Con Man shines with its take on convention life (web series review)


There’s a fine line between parody and mockery. And walking that line, can be a difficult task. And yet, against the odds, Alan Tudyk’s passion project Con Man, somehow manages to lovingly spoof the life of a sci-fi celebrity without devolving into yet another, “Aren’t geeks weird?” web series.

After this year’s record-shattering IndieGoGo campaign raised over $3 million (full disclosure, I was most definitely one of the backers), expectations were running high for this high-profile project by two distinguished alumni of Firefly, one of the most beloved sci-fi shows of all time. The web series follows the story of Wray Nerely (Tudyk), a struggling actor who once starred on Spectrum, a cult sci-fi series that was canceled too soon (that sounds familiar). Now, he makes the rounds at various sci-fi conventions to make ends meet. On the other end of the <ahem> spectrum is his former co-star, Jack Moore (Nathan Fillion), who has gone on from their old show to become one of the biggest stars in the world.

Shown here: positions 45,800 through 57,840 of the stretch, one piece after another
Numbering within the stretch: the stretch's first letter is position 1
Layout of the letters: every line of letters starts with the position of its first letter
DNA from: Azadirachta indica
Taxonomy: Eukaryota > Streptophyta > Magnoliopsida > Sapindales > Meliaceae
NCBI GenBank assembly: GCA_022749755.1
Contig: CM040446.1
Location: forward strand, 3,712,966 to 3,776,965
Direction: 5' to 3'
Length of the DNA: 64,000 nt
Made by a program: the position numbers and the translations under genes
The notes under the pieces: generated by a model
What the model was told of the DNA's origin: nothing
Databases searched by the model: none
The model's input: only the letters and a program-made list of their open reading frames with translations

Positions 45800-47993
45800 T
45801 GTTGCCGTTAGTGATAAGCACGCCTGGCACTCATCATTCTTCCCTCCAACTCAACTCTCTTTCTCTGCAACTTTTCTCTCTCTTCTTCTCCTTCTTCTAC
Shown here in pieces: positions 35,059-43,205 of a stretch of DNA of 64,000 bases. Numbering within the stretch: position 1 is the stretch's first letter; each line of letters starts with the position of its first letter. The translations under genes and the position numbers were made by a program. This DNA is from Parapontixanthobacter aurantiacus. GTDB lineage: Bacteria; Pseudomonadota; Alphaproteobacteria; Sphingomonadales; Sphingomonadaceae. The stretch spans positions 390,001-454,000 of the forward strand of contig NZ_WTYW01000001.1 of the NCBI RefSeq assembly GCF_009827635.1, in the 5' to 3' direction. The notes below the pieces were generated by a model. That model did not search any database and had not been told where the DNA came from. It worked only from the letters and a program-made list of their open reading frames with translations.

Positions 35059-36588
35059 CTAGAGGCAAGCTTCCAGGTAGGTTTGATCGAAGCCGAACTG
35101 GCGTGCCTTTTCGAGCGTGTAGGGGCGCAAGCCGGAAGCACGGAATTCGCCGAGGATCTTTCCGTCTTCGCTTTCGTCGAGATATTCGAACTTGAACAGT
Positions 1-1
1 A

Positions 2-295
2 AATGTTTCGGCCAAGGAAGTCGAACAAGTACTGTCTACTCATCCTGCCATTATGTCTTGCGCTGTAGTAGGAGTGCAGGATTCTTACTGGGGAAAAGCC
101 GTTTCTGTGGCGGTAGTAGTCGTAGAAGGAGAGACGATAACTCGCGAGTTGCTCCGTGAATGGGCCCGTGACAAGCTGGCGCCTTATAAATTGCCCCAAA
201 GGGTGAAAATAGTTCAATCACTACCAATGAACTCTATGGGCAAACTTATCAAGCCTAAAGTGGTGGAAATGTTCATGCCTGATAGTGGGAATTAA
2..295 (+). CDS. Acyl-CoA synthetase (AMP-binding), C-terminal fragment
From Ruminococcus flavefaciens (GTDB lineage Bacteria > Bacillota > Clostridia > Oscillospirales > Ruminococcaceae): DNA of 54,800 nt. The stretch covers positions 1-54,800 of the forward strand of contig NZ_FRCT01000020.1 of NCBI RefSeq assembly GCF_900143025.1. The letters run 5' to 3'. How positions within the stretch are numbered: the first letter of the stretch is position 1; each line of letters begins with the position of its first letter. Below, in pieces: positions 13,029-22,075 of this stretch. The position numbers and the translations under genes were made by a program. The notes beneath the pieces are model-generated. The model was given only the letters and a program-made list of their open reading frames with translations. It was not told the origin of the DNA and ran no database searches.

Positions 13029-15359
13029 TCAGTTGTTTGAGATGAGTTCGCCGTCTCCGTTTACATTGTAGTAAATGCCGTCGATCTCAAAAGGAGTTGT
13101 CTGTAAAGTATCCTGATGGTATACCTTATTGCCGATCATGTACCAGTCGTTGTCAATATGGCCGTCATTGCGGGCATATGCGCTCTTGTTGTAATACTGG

The show is loosely based on reality (although Tudyk isn’t nearly as sad sack as Nerely in real life), yet does an excellent job of putting a fresh take on sci-fi fandom. In the first episode, Nerely encounters a fan that is obviously excited to see his TV hero in the flesh, yet is still aware enough to know when he is trying to be taken advantage of. These sorts of trope reversals are a refreshing change of pace to the usual crazy fan stories that dominate pop culture.

The show also includes a number of fantastic cameos from character actors and celebrities within geek culture. In just the first two episodes, we see Sean Astin playing (what I hope is) a caricature of himself. Felicia Day plays an effective, yet intense assistant. And Wil Wheaton makes a brief appearance as an air marshal.

The episodes are short, checking in at roughly 10 minutes each, which leave something to be desired in terms of character development. It almost felt as if each episode was only able to tell part of a story, or create one compelling scene. But that is more a function of the medium, and less of the actual script itself.

Although it seemed nearly impossible for Con Man to live up to the hype that followed its high profile crowdfunding campaign, somehow it manages to do exactly that. And although it’s not exactly Season 2 of Firefly (can we get a campaign for that going), watching some of my favorite actors play off each other like old times is probably the next best thing.

Rating: 4/5 Atoms

NR 4 Atoms - B(1)

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